"Fast, clean, and clear, sometimes terribly clever, and often strikingly beautiful. . . . Epigrammatic statements that lose their punch in more diffuse translations are virtually always preserved by Ruden with immense profit to the impact in English. . . . Ruden has found ingenious solutions to echo some of Virgil''s great sound effects—solutions I''ve not seen in other translations, prose or verse. . . . The tone is pitch perfect. Ruden''s English remains remarkably free from convolution. What is happening, who is speaking, and who is doing what to whom is always clear. For me, hers is the cleanest of modern verse translations. . . . Many human achievements deserve our praise, and this excellent translation is certainly one of them."—Richard Garner, The New Criterion
"An intimate rendering of great emotional force and purity. . . . The immediacy, beauty, and timelessness of the original Latin masterpiece lift off these pages with gem-like originality. . . . Highly recommended. All readers, all levels."—Choice
Selected by Choice magazine as an Outstanding Academic Title of 2008.
-Outstanding Academic Title
Selected as one of the Favorite Books of 2008 on Mr. Wilson''s Bookshelf/Books & Culture
-Mr. Wilson's Bookshelf
"A welcome and interesting addition to the volumes of Virgil scholarship."—Chris Hedges, Philadelphia Inquirer
"Fast, clean, and clear, sometimes terribly clever, and often strikingly beautiful. . . . For me, hers is the cleanest of modern verse translations."—Richard Garner, The New Criterion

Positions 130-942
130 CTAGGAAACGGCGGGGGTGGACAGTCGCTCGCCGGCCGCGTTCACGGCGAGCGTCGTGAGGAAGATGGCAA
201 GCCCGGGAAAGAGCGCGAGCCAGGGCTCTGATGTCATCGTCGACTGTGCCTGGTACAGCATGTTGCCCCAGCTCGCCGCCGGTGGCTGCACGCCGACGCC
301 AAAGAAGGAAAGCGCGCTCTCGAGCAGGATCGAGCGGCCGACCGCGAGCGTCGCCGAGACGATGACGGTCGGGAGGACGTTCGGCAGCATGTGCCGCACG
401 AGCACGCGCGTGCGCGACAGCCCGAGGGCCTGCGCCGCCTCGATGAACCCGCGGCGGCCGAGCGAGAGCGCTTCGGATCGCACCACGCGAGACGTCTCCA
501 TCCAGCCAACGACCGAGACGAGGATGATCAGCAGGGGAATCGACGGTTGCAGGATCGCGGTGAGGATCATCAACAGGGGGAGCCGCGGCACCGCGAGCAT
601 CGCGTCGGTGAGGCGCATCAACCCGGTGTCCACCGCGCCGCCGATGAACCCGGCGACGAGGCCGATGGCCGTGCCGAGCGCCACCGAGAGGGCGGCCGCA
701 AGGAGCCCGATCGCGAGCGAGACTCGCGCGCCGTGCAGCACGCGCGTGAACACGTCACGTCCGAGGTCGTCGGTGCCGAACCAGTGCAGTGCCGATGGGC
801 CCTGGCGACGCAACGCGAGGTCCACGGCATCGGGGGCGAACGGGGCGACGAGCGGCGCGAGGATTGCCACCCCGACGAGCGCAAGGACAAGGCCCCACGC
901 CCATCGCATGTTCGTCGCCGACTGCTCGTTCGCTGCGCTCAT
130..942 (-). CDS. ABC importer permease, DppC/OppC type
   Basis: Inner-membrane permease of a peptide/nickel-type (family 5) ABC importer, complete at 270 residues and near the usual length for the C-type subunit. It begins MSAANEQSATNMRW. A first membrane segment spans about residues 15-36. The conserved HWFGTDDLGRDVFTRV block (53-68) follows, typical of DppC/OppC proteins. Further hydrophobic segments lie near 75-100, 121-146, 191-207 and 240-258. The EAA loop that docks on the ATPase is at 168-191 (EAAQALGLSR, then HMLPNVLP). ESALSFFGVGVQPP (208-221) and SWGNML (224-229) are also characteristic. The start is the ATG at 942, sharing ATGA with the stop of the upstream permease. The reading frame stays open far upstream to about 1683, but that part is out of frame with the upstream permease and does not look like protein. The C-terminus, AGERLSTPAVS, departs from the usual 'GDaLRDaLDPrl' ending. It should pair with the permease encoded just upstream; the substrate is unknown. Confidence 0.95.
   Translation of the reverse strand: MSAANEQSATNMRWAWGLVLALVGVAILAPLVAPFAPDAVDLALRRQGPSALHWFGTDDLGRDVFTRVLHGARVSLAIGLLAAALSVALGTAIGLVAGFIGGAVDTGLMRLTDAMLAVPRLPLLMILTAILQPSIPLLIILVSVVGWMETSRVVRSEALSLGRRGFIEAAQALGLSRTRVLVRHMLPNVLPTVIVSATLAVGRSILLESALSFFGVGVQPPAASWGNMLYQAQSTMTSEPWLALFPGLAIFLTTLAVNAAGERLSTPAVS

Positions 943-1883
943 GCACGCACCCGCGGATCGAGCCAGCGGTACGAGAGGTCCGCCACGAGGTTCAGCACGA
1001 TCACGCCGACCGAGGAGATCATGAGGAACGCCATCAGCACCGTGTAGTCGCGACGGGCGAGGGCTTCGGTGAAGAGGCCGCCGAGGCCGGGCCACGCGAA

“Robert Fagles, shortly before his death, set the bar very high for translating [Vergil’s] Aeneid. Yet already the scholar-poet Sarah Ruden has soared over the bar. . . . The translation is alive in every part. . . . This is the first translation since
Dryden’s that can be read as a great English poem in itself.”—Garry Wills, New York Review of Books
“… pellucid and propulsive – limpidly austere in its diction and dynamic in its narrative speed … Ruden, not just an esteemed classicist herself, but a poet of considerable skill, has chosen boldly. Her work is that rarity: a line-for-line rendition of Virgil’s epic in English that declares ten syllables a fit match for the Aeneid’s hexameters … [Ruden’s] diction is almost unfailingly chaste (as Auden described Frost’s), and the great clarity and force this lends her translation are evident everywhere … I cannot stress strongly enough Ruden’s skill with near-Swinburnean sound effects … Ruden has taken the pentameter plunge and gambled that a line-for-line account of Virgil’s Aeneid can be made … [She] has won her wager.” - Len Krisak, Translation and Literature, Volume 18
“. . . The translation is alive in every part. . . . [T]he first translation since Dryden’s that can be read as a great English poem in itself.”— Garry Wills, New York Review of Books
“. . . Ruden . . . a poet of considerable skill, has chosen boldly. Her work is . . . [a] rarity. . . . I cannot stress strongly enough Ruden’s skill with near-Swinburnean sound effects . . .” — Len Krisak, Translation and Literature, Volume 18
"Ruden''s version earns special praise for measuring up to the challenge set by Lattimore and Fagles and then going one better in her fidelity to the actual form of the poem, without sacrificing fidelity to the word to any greater extent than they. It deserves to be widely read and admired."--Joseph Farrell, Translation and Literature